PULLMAN - Holiday travel can be stressful – even for the four-legged members of the family.
But with some planning ahead and consideration of an animal’s needs and temperament, a road trip with your pet doesn’t have to be a dreaded drive.
Drs. Jessica Bell and Raelynn Farnsworth, community practice veterinarians at Washington State University’s Veterinary Teaching Hospital, have advice and tips for pet owners to help keep their animals safe and happy when traveling.
When to board your pet
When planning a trip, you should consider many factors when deciding whether to take your pet along. Will your pet enjoy a long car ride? Will your pet be welcome at your hotel or final stop? Will your pet become stressed or sick?
“If your pet doesn’t enjoy traveling or stresses easily, you should look into boarding or a pet sitter,” Bell said. “You also need to consider your destination. If it is not an animal-friendly environment or you are staying with someone who doesn’t have space for your animal, then it is better to board them.”
Tips for boarding your pet:
- Find a pet sitter or boarding facility well in advance of your trip. “If you are looking at boarding your pet, you need to check out the facility and also get your reservation in early because boarding facilities are very popular during the holidays,” Bell said.
- Visit any boarding facility you are considering to ensure it meets your standards and to review its policies.
- Make sure your pet is current on its vaccinations. Most boarding facilities will require proof of specific vaccinations.
- Bring some of your pet’s favorite toys and blankets to help keep it more comfortable during the stay.
- Periodically call to check on your pet.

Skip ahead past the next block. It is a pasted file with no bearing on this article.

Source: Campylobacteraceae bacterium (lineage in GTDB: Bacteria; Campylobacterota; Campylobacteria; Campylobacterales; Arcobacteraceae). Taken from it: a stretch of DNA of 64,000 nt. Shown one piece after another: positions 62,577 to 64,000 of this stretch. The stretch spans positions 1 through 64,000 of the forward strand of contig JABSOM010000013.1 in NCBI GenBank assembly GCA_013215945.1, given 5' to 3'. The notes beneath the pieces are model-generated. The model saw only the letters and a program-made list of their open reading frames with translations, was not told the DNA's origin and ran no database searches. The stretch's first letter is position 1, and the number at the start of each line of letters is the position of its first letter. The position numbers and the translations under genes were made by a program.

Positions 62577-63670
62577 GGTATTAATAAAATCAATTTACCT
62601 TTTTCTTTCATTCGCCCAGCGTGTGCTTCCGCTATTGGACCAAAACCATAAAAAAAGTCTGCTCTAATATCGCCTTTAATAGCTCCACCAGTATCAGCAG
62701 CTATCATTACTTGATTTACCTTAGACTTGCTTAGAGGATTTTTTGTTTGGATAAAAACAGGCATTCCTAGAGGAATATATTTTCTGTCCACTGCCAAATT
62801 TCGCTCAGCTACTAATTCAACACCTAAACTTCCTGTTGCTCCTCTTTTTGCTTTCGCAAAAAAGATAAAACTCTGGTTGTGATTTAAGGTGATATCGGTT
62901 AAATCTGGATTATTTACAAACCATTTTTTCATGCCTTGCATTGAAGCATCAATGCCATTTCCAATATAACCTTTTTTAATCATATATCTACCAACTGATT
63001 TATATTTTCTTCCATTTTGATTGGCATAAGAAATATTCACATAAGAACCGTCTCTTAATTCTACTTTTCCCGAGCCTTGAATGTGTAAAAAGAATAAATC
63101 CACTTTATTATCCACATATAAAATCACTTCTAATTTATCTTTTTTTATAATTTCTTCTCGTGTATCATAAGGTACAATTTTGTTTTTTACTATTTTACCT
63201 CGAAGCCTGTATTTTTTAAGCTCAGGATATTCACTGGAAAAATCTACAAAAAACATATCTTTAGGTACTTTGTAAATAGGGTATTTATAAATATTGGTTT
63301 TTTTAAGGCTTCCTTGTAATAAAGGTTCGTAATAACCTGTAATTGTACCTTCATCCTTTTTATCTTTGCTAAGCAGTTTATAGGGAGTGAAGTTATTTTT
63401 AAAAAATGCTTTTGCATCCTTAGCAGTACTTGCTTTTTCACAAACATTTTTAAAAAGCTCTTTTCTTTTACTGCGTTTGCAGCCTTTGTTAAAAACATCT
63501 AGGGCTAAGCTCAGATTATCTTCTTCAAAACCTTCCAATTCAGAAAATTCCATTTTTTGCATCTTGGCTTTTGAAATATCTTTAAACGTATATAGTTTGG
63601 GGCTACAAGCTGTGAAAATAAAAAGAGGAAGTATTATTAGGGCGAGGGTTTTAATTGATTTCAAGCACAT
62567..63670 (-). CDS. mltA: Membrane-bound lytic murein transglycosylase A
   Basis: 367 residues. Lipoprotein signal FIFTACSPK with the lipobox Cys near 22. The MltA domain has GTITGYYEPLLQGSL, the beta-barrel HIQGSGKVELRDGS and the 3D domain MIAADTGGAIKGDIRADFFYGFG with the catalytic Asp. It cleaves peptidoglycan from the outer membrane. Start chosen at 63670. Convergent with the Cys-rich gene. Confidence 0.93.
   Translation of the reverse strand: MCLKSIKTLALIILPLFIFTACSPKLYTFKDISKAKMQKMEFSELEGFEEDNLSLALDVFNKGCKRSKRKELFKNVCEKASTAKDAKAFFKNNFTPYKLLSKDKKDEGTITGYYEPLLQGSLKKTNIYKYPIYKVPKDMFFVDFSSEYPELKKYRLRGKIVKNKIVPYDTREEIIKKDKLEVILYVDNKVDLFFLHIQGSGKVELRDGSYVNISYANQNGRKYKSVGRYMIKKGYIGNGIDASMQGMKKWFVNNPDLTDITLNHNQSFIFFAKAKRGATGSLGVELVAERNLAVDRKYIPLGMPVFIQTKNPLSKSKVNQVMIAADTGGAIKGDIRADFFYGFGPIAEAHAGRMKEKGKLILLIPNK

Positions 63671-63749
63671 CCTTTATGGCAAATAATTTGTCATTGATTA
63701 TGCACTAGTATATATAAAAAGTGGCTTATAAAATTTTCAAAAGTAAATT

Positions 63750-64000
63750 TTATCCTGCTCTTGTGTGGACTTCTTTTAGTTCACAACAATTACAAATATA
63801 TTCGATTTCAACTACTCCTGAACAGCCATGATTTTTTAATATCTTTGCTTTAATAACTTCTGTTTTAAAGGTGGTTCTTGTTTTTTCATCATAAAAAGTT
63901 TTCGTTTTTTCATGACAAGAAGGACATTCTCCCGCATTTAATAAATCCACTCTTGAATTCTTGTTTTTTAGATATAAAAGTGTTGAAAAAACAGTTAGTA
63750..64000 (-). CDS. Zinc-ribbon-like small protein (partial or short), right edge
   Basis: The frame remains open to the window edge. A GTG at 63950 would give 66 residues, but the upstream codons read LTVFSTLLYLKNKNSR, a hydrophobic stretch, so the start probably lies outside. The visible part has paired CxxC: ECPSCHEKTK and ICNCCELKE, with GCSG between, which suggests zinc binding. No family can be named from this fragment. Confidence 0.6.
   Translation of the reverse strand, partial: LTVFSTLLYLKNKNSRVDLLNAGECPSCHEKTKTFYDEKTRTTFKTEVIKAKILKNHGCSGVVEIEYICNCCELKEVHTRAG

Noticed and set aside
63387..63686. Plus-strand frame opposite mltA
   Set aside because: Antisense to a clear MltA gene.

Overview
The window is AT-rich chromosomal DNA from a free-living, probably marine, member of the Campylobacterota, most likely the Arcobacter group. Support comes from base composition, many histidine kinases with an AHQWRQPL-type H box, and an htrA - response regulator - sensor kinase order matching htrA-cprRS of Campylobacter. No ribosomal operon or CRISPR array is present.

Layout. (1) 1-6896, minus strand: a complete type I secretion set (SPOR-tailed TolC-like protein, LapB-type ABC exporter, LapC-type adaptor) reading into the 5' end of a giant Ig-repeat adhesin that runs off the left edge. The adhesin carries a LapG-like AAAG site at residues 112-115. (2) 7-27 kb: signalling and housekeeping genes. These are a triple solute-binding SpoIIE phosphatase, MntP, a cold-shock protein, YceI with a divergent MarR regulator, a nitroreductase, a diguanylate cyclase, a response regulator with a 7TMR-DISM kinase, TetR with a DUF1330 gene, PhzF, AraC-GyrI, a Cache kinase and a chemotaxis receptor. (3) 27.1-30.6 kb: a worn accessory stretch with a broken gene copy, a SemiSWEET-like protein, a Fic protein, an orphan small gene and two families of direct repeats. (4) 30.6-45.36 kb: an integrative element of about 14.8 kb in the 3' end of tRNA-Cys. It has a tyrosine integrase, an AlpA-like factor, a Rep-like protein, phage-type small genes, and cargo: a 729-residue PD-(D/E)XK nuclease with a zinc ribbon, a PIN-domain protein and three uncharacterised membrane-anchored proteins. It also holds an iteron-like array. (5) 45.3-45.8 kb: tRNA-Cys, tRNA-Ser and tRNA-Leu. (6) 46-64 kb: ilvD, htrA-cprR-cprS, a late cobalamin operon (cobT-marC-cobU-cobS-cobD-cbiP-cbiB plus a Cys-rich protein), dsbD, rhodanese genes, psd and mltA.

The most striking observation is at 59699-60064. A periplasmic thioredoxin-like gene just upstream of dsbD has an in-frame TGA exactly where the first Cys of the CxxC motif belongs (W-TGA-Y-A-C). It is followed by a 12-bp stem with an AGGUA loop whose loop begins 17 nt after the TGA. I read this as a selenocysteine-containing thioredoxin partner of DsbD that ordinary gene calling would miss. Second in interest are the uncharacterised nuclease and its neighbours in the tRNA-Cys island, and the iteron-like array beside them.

Hitting the road
Many pets enjoy traveling in cars with their family, but others can become stressed or even carsick. Fortunately, there are ways to make holiday travel safer and less stressful for you and your pets.
- If your pet hasn’t been in a car much, see how it handles shorter trips before making a long journey. “If you don’t travel with your pet very often, then you should practice, even if it is just going around town to the post office to make sure they are OK in the vehicle,” Bell said.
- Make sure your pet is up to date on its vaccinations, has been microchipped, and has a collar with an ID tag.
- Always properly secure your pet while traveling. Many harnesses that act as seatbelts are readily available. Some pets also travel well in their crates. “You either need to have them in a crate or confined with a dog seat belt. It is dangerous for both the animal and people if they are roaming around,” said Farnsworth, who also serves as the Veterinary Teaching Hospital’s interim director.
- Avoid giving your pet a full meal before traveling, especially if it is prone to getting car sick.
- Offer your pet plenty of water so it doesn’t become dehydrated (and don’t forget potty breaks).
- Your veterinarian can recommend medications that can help with car sickness and anxiety.
- Don’t forget your pet’s leash, collar, food, dishes, and waste bags. “Be sure you have their leash on before you open the door at rest areas because if they dart out the door you could lose them,” Farnsworth said.
- Reserve pet-friendly hotels ahead of time as they may book up quicker.
- Bring your pet’s crate, bedding, and favorite toys for when you reach your destination.
Remember, pets, like humans, can get stressed with disruptions to their routine. But with a little preparation, a holiday vacation can be enjoyable for all members of the family.
“Try to keep as much of your pet’s normal routine as you can – the same foods, the same blankets, their walk schedule the same,” Bell said. “That will definitely reduce their body’s stress reactions and make the trip much more enjoyable for them.”